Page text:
Delta will continue to social distance on flights

(Graham Hughes | The Canadian Press via AP, file photo) In this Oct. 26, 2018, file photo Delta Air Lines CEO Ed Bastian speaks during a ceremony to mark the first delivery of Airbus' Delta Airlines A220 in Mirabel, Quebec on Jan. 3, 2019.

The head of Delta Air Lines — which provided 73% of departures from Salt Lake City International Airport before COVID-19 hit — said Thursday that it will continue to provide social distancing on its flights even though some major competitors are discontinuing that.

“Medical experts we’ve worked with advise that keeping middle seats blocked and limiting capacity makes a real difference in keeping travelers and our people safe on board — and our customers tell us it gives them peace of mind when they fly,” Delta CEO Ed Bastian wrote in a memo to employees.

“That’s why we extended our policy through September, and I expect we will continue to block middle seats beyond that date,” he added. Delta limits its capacity on flights to 60%.

That comes after American and United airlines announced earlier this week that they are discontinuing such steps, and will fill flights to capacity — saying flying at far less than capacity is a business model that cannot be sustained. Also, the chief of United said that blocking middle seats is more of a PR strategy than one to protect safety.

However, others besides Delta also say it’s too early to fill planes to capacity safely. JetBlue is blocking middle seats through at least the end of July, and Southwest said it plans to block them through at least September.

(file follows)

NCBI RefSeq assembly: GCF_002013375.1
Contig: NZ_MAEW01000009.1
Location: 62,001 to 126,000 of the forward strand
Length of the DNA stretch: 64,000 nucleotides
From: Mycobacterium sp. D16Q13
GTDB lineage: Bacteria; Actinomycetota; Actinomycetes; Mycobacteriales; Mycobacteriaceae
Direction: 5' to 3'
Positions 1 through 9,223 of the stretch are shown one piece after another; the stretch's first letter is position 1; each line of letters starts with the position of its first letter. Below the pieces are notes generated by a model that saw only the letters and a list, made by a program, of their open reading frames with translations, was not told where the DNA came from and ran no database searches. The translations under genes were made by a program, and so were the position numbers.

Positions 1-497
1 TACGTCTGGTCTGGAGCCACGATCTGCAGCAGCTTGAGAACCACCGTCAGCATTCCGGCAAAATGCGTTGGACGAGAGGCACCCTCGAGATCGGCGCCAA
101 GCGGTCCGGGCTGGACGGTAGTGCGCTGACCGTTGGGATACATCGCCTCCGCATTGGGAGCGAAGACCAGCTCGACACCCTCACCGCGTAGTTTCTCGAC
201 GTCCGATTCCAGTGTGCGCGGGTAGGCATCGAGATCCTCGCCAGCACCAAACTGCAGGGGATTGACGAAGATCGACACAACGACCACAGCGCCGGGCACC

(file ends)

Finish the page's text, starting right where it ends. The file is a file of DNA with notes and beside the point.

Bastian wrote to Delta’s employees saying he feels the future of Delta depends on it being a leader in protecting the safety of its passengers and workers.

(Francisco Kjolseth | Tribune file photo) Delta Airlines CEO Ed Bastian sits down in an interview to talk about the importance of its Salt Lake City hub on Friday, Jan. 18, 2019.

“With infection rates rising in some parts of the U.S., it becomes clearer every day that our resiliency will rely on our ability to be the leader in safe travel,” he wrote.

That includes requiring passengers to wear masks, and recently forming a partnership with the Mayo Clinic to have it review its cleaning and protection efforts. The airline also is expanding testing of its employees for COVID-19 to soon include at-airport testing in Salt Lake City.

“We’ve been providing testing for both the virus and antibodies at the airport and other facilities in Atlanta, Detroit, Minneapolis and New York,” he said. “Later in July we’ll head to Los Angeles, Salt Lake City and Seattle for onsite testing.”

He said the testing has found positive cases among workers who did not know they were infected. “This important testing will provide baseline data so we can make more informed decisions in the future about protecting your health. We need everyone to sign up – the test takes less than 10 minutes, and it’s crucial to our ability to provide a safe and healthy workplace.”

Bastian noted that the July 4 weekend is typically one of the busiest of the year, but projections show it will still be way down.

“While we’ve seen a small but welcome uptick in volume since the beginning of the COVID-19 pandemic, overall we expect to transport about 600,000 customers for the July 4 weekend – that’s down from 3.2 million a year ago,” he wrote.

“The increases are primarily leisure travelers or those who are flying for essential services. Business travelers, who provide the bulk of our revenue, have not yet returned in significant numbers,” he noted.

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